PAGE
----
Typhoon Mangkhut: Philippines lashed by winds of more than 100mph

President Rodrigo Duterte monitors the path of Typhoon Mangkhut at a centre in the capital Manila

President Rodrigo Duterte monitors the path of Typhoon Mangkhut at a centre in the capital Manila

Measured by US standards it was a Category-5 storm on the five-step Saffir-Simpson scale, according to the US Navy and Air Force's Joint Typhoon Warning Centre in Hawaii. Moreover, Mangkhut will further gain strength in the open waters of South China Sea and become a Cat 4 Typhoon.

In nearby Hong Kong, Security Minister John Lee Ka-chiu urged residents to prepare for the worst as Mangkhut barreled toward the southern Chinese city.

Northern Luzon was also devastated in 2016 by Super Typhoon Haima - known as Lawin locally - with 14,000 houses destroyed and 50,000 damaged, according to CNN Philippines.

Agriculture Secretary Manny Piñol said the typhoon may cause billions in damage to some crops, but that there was enough rice supply for the next 96 days.

Saving lives was paramount and it was too soon to know the extent of Mangkhut's devastation, said Francis Tolentino, an adviser to Philippine President Rodrigo Duterte and disaster response coordinator.

Mangkhut has a diameter of about 900 km (559 miles) and gathered pace as it reached the Philippines, but has since slowed, with wind speeds falling to 180 kph (112 mph). It's expected to be 101 nautical miles from Hong Kong by midday local time on Sunday.

Thousands of people evacuated high-risk areas following major flooding and landslide warnings.

Mangkhut slammed ashore before dawn Saturday in Cagayan province in the northeast and is on target to hit southern China on Sunday. Emergency has been in place for several parts of Philippines along with other parts of Southeast Asia including Hongkong. Six transmission lines in Luzon were toppled by the storm.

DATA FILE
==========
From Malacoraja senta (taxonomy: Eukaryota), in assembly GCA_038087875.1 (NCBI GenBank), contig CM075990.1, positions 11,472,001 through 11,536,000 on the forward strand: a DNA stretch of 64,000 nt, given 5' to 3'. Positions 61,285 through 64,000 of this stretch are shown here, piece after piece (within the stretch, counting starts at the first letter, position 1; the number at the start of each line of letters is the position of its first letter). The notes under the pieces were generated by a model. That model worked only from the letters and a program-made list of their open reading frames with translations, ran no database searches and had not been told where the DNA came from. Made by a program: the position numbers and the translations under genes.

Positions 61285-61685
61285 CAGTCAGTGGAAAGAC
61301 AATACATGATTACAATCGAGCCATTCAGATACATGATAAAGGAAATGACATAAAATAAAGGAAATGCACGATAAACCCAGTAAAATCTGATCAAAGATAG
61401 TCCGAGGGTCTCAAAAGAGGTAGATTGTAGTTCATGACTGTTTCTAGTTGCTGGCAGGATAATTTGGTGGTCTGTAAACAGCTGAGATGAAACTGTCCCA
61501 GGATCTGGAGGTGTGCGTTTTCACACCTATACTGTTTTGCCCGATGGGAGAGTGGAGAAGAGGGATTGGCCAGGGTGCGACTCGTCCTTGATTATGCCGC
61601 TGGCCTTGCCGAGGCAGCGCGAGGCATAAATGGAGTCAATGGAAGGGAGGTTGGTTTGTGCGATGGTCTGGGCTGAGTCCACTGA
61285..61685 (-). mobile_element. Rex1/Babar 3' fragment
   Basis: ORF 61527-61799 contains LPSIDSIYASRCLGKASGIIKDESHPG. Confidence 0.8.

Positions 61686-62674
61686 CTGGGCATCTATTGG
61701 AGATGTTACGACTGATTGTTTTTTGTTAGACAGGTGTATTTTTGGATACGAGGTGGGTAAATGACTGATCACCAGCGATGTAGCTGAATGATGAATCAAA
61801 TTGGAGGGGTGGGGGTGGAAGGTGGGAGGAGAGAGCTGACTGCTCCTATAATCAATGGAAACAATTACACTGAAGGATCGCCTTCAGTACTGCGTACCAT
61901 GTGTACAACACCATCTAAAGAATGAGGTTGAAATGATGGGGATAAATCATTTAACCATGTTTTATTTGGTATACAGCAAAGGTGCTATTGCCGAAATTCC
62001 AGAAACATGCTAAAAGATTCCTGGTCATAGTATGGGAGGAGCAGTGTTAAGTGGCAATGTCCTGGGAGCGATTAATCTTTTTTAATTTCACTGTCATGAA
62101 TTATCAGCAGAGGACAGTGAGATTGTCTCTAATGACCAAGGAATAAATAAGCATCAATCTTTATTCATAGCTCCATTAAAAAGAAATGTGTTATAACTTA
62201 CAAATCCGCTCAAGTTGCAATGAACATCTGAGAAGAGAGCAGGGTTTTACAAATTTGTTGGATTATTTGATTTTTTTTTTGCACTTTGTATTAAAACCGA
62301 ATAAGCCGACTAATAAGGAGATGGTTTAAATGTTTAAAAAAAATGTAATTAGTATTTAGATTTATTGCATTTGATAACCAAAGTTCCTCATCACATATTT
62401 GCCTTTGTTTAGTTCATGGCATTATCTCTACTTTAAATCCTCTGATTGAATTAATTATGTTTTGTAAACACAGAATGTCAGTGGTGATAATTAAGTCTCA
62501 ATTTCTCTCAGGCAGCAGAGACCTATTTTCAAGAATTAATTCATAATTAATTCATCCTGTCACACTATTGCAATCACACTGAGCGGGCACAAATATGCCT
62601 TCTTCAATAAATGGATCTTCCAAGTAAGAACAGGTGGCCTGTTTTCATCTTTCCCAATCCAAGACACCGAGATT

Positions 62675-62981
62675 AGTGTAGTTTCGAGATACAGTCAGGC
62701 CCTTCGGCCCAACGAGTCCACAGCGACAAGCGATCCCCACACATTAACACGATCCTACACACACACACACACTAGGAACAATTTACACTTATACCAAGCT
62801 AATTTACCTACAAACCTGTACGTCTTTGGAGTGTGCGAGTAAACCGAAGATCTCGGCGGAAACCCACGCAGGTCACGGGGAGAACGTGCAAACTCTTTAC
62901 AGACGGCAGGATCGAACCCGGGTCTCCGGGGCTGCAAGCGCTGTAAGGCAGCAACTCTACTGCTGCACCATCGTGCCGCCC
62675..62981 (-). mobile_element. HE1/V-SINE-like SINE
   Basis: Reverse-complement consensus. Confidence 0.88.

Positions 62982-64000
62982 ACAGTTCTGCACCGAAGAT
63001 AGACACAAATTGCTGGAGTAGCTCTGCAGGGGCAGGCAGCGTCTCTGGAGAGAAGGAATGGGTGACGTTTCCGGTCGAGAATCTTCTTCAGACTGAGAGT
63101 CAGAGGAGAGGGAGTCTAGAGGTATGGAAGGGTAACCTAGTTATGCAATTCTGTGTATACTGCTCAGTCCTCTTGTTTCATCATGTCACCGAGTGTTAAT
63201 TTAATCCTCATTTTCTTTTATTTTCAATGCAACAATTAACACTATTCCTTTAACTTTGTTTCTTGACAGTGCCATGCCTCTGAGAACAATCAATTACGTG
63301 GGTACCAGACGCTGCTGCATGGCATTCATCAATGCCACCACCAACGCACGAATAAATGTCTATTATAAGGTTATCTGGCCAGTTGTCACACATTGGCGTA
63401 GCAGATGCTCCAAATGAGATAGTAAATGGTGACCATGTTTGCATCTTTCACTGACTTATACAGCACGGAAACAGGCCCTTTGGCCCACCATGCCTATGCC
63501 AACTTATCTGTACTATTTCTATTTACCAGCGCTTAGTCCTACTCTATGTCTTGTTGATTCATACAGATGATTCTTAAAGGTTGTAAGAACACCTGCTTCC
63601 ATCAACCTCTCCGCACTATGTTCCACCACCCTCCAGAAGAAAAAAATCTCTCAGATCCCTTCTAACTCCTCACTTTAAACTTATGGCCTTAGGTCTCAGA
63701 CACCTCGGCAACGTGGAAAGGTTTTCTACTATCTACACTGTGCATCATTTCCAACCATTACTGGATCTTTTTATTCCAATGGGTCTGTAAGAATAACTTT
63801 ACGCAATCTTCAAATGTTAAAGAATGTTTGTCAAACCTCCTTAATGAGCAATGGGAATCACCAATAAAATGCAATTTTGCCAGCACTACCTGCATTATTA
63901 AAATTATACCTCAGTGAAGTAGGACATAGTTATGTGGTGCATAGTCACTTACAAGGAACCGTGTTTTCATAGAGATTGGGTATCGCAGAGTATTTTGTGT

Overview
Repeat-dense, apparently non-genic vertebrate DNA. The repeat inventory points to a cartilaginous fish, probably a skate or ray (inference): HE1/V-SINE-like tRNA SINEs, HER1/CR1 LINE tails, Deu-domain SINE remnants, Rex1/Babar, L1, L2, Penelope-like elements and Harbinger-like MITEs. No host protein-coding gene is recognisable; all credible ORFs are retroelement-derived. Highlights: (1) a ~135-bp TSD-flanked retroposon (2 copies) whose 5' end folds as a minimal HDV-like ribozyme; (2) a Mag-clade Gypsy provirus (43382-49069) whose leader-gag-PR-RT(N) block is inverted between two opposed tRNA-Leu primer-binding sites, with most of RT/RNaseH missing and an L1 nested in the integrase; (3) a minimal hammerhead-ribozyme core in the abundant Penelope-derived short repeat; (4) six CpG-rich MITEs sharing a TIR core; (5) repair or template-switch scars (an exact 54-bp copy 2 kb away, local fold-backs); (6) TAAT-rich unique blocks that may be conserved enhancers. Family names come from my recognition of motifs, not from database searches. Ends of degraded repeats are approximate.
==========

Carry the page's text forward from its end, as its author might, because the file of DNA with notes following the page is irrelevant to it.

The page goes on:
China and the Philippines agreed to postpone a visit by Chinese Foreign Minister Wang Yi that was to start Sunday due to the typhoon's onslaught, which caused almost 150 flights, a third of them worldwide, to be canceled and halted sea travel.

As a result, the inbound service, EY833 on September 16, from Hong Kong to Abu Dhabi, has also been cancelled. Its unit Cathay Dragon said it won't be flying Sunday.

Philippines Airlines scrapped 41 Saturday flights, including those to Hangzhou and Tokyo, it said on Facebook.

"The rains will be strong and the winds are no joke". There's a chance Mangkhut will weaken as it approaches China, said Jeff Masters, a meteorologist with Weather Underground, an IBM company in Ann Arbor, Michigan.

Concerns over massive storm surges that could be whipped inland by the typhoon's winds also prompted wardens to relocate 143 detainees from a jail in Cagayan's Aparri town.

The Philippines Red Cross said it had activated 30,000 volunteers across Luzon to prepare for the impact of the storm and dispatched a "humanitarian caravan" consisting of rescue and relief vehicles to the parts of the island expected to be among the worst affected.

Mangkhut's peak winds have been stronger than those of Hurricane Florence, which killed five people and halted power supply to more than 900,000 USA homes and businesses in the Carolinas, before it was downgraded to a tropical storm.

On the other side, in the North Atlantic Ocean, another Godzilla storm, Hurricane Florence has made landfall over North Carolina.

Mangkhut, which is equivalent to a Category 5 hurricane, has prompted mass evacuations in the Philippines.

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